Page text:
Philip Milton Roth was born in Newark, New Jersey in 1933, the second son of Bess (née Finkel) and Herman Roth. His parents, first generation Jewish immigrants, both had roots in the central European region of Galicia. Roth’s first book, Goodbye, Columbus and Five Short Stories, written in his early twenties, was published in 1959 and awarded the National Book Award in 1960. This early recognition was followed by a lifetime of highly-praised works. Roth has won, among other accolades, the Pulitzer, the National Book Critics Circle award, the National Book Award twice, and the PEN/Faulkner Award three times, winning the PEN/Faulkner Award for Everyman in 2007. Despite the many awards Roth’s novels have received, the author is a divisive figure, with criticism aimed at his depictions of male sexuality, women, and Jewish culture. The author of thirty-one books, from novellas and short stories to full-length fiction and memoir, Roth retired from his over five-decade-long writing career in 2010. His final novel, Nemesis, was published in that year. Roth has expressed pessimism over the future of novel-reading as a popular activity, saying that he believes that in the near future reading will become cult-like behavior.

Everyman, published in 2006, is the first in a series of four short novels that Roth has grouped together, from Indignation (2008), The Humbling (2009) to Nemesis (2010), which share a broad thematic concern with illness and mortality in an East Coast American setting. Some common elements running through much of Roth’s body of work include a blurring of distinctions between autobiography and fiction, and explorations of American, and particularly Jewish-American, cultural experiences. Everyman features elements that mimic Roth’s biography, starting with its secular Jewish-American protagonist who grows up in Elizabeth, New Jersey, just six miles away from Roth’s hometown, Newark. Like Roth, the protagonist (unnamed in Everyman and known as the everyman in this guide) was born in 1933, has a complicated medical history and a profound distain of organized religion. However, Roth has stated in interviews that he is not interested in drawing a distinct line between fiction and autobiography, finding the line to be unimportant. Roth positions the everyman, whether based on himself and his life experiences or not, as a kind of no one and everyone at the same time.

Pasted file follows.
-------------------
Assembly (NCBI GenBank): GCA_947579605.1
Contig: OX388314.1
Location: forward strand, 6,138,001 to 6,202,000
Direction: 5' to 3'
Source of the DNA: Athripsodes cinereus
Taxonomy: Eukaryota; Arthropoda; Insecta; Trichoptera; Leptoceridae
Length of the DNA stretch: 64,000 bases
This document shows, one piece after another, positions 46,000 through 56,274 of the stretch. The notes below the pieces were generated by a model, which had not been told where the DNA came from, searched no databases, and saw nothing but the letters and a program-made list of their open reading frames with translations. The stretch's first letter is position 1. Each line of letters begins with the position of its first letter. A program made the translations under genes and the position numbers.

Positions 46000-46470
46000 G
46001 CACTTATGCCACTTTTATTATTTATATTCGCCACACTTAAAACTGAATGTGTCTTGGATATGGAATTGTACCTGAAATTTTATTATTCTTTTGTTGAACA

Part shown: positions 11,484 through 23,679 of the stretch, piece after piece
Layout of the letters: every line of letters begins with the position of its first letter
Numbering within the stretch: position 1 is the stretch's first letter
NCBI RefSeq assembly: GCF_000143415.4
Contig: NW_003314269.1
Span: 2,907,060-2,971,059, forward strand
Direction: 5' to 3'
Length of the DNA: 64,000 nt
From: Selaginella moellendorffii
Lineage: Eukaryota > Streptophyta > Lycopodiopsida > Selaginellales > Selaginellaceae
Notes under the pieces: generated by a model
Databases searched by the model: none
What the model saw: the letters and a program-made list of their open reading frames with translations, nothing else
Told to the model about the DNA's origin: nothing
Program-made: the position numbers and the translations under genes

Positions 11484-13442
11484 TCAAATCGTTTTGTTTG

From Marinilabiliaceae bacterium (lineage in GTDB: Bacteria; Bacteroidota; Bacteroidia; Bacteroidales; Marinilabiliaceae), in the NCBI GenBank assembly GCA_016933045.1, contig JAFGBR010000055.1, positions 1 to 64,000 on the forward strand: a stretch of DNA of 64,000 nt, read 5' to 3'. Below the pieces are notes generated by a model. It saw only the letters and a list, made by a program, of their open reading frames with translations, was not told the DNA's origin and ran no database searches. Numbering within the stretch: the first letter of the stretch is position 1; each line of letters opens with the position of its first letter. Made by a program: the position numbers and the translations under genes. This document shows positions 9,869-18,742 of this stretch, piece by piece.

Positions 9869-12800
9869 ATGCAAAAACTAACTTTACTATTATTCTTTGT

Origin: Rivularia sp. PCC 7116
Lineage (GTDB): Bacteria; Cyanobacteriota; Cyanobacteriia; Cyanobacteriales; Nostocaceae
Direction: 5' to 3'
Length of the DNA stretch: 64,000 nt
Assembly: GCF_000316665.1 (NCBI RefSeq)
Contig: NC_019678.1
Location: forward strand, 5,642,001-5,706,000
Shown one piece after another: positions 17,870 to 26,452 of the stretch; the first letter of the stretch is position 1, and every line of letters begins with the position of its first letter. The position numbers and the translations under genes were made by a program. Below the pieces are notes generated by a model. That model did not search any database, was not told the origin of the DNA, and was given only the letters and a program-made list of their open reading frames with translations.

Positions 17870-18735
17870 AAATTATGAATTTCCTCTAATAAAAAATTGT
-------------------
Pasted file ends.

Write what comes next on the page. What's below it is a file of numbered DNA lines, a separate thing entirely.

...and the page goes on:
A fifteenth century Catholic morality play, also known as Everyman, is a key influence in Roth’s Everyman according to Roth himself. Roth explains that the play Everyman is about salvation through hard work and piety. In the play, the protagonist represents all of mankind. He is seeking salvation after a life full of sin. Roth states that the first great line of English drama is contained in this play, at the moment when Death reveals himself to the protagonist, who, dismayed, announces “Oh, Death, thou comest when I had thee least in mind.” The protagonist is allowed to seek travelling companions on his journey to his death, from Kindred and Fellowship and Goods (allegorical representatives of worldly concerns) to the pious Good Deeds. In the end, the protagonist atones for his sins and ultimately goes to heaven. Philip Roth’s Everyman subtly parallels aspects of the play. Like the protagonist of the play, the everyman goes on a kind of journey with various companions unable to follow him all the way to the grave, leaving him alone in the end.

The American cultural understanding of illness and death, as well as Roth’s own personal views of mortality, color the ways in which the journey towards Death is approached in the novel. Roth’s everyman is born into a culturally Jewish household rather than a Christian one and lives through twentieth century America rather than fifteenth century Europe. His world lacks, and indeed directly rejects, the idea of salvation via traditional Christian religious means like confession, purifying suffering, and God’s grace. Mortality in Roth’s novel has no potential for comfort but is a bleak severing from worldly joys. The everyman lives and works in a post-war booming America as an advertising director, and expects to live free of any of the sudden sweeps of premature death that could be found in fifteenth century European experience, such as death by famine or plague. There is no kindly Death granting him the chance of company for his journey of self-reflection. Death, instead, is preceded by medicalized illness, that is, by human attempts to avoid death and prolong life. The novel therefore explores the same frightening aspects of death – its suddenness and the fact it must be faced alone – from a modern and secular perspective.